Although science cannot deliver ultimate truth, without paying attention to scientific knowledge and its theological implications, the church cannot fulfil its mission in an age of science.
Collectively the weight of evidence from most disciplines, especially from cosmology, physics, biology, and genetics has shattered all traditional conceptions of the natural order and its history.
Far from pushing the Creator out of the universe, the new cosmic story adorns and magnifies the Creator as the author of a breathtakingly wild and beautiful creation, throbbing from eon to eon with abyssal interdependencies.
The sciences are describing a radically new world picture; for the churches this implies two things:
Their traditional, earth-centered view of God's creation is as outdated as it is inadequate.
Unless they relinquish the old and take the new into their theological thinking to reflect this new picture, their proclamation of God as Creator and Redeemer will become increasingly unconvincing in an age of science.
Love is resonance with ultimate reality.
The commitment of faith and Christian symbols offer access to the experience of this resonance in its multiple forms that finds its temporal fulfilment in human love.
The commitment of faith puts us under obligation to cooperate with with this resonance and engage its resources, for this resonance is also a protest against the experience of absurdity manifesting in human norms, social discrimination, use of force, in physical and psychological suffering.
We must learn to read the New Testament as love poetry, for so it is. Jesus lived that poetry, and we must resist turning it into dogma.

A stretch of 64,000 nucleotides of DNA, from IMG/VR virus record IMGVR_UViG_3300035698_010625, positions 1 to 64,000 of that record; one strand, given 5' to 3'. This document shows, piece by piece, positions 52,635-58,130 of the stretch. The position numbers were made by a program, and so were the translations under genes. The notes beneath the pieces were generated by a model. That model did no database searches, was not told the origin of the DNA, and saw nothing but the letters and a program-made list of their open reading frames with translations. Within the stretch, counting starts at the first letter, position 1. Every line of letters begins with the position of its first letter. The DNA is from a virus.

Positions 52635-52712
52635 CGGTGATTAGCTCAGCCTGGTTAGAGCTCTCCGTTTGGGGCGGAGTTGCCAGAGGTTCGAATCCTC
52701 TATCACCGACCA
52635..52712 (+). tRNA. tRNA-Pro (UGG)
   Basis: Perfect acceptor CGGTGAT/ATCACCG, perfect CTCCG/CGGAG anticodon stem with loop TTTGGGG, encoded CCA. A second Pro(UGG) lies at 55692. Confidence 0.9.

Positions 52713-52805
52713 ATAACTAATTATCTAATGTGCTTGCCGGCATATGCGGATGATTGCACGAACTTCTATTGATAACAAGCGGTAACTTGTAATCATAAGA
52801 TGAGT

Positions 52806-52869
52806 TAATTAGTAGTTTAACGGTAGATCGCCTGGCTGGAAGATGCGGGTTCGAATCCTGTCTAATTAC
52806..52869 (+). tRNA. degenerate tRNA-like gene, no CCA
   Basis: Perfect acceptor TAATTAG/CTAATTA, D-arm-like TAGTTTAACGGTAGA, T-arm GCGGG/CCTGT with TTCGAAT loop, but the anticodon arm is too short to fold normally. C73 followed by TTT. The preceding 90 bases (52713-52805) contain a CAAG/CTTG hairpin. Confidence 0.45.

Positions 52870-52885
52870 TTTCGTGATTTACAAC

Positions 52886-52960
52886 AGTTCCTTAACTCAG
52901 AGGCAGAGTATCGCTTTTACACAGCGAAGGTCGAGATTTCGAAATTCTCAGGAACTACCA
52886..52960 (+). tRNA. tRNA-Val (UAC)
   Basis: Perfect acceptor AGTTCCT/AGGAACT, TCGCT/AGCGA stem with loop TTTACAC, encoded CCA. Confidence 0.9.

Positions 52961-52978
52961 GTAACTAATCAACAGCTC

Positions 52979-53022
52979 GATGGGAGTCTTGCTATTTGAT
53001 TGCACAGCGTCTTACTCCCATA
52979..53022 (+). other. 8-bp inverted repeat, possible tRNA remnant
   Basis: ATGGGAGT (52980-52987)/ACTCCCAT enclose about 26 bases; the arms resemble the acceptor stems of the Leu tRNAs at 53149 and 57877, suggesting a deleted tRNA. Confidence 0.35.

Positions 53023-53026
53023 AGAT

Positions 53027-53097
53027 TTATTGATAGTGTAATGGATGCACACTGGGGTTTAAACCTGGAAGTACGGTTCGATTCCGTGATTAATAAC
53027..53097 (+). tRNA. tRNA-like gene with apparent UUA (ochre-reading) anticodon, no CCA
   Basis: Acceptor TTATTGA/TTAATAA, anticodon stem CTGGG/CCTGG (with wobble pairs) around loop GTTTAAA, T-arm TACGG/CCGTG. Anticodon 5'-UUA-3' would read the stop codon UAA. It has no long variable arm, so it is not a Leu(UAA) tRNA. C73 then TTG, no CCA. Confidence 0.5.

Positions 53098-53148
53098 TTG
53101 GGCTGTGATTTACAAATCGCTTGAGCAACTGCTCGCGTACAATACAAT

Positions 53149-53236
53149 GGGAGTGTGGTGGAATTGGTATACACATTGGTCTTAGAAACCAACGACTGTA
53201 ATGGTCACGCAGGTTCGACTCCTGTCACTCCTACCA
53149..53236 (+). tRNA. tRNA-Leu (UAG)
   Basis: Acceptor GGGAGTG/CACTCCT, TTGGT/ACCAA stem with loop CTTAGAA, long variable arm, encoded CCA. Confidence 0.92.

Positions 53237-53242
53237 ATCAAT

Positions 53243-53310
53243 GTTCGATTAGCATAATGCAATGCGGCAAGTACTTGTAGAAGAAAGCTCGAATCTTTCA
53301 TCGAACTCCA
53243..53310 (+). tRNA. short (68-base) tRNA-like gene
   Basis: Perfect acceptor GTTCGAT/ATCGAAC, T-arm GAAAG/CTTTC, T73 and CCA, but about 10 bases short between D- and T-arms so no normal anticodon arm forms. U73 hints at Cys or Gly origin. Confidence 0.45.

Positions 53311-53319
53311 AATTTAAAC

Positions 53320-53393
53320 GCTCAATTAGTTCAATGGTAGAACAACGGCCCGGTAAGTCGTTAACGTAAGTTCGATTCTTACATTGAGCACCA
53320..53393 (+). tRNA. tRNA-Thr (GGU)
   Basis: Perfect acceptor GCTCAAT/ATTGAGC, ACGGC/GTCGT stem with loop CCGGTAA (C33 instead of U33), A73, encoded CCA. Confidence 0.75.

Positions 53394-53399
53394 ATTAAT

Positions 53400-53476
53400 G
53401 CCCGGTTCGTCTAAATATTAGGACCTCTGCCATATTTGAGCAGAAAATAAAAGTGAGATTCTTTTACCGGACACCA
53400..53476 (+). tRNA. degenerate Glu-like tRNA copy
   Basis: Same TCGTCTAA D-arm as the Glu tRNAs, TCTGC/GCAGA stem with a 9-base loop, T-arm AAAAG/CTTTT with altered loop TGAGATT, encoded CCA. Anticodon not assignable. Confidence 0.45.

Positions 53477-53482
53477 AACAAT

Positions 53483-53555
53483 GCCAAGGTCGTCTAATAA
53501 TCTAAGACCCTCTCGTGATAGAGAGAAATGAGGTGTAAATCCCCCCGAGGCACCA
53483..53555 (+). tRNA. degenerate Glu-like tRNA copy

The Christian doctrine of the Incarnation, when read through the lens of contemporary cosmology and biology, means nothing less than that the body of Jesus Christ must have consisted atom by atom of the same material as our bodies, embodying—just as we do—all cosmic and biological history.
Trinitarian Love constitutes God’s self-communication inward among the three Persons (in an absolute sense) and outward in revelation (in a relative sense).
Hence, a theological vision that unifies our understanding of the new cosmic story, from atoms to molecules, to ecosystems, even to consciousness and social structures, must somehow reflect such trinitarian traits as unitive living together characterized by mutual indwelling, loving interaction, and compassionate sharing.
The energy of Trinitarian Love renders all things,
from quarks to quasars,
alive and precious.
Because God in Trinity is ultimate wholeness
as well as the depth of dynamic love,
God’s self-communication in creation turns the unfolding
of the cosmos into an ecstatic, intensely relational yet unitive display of his glory.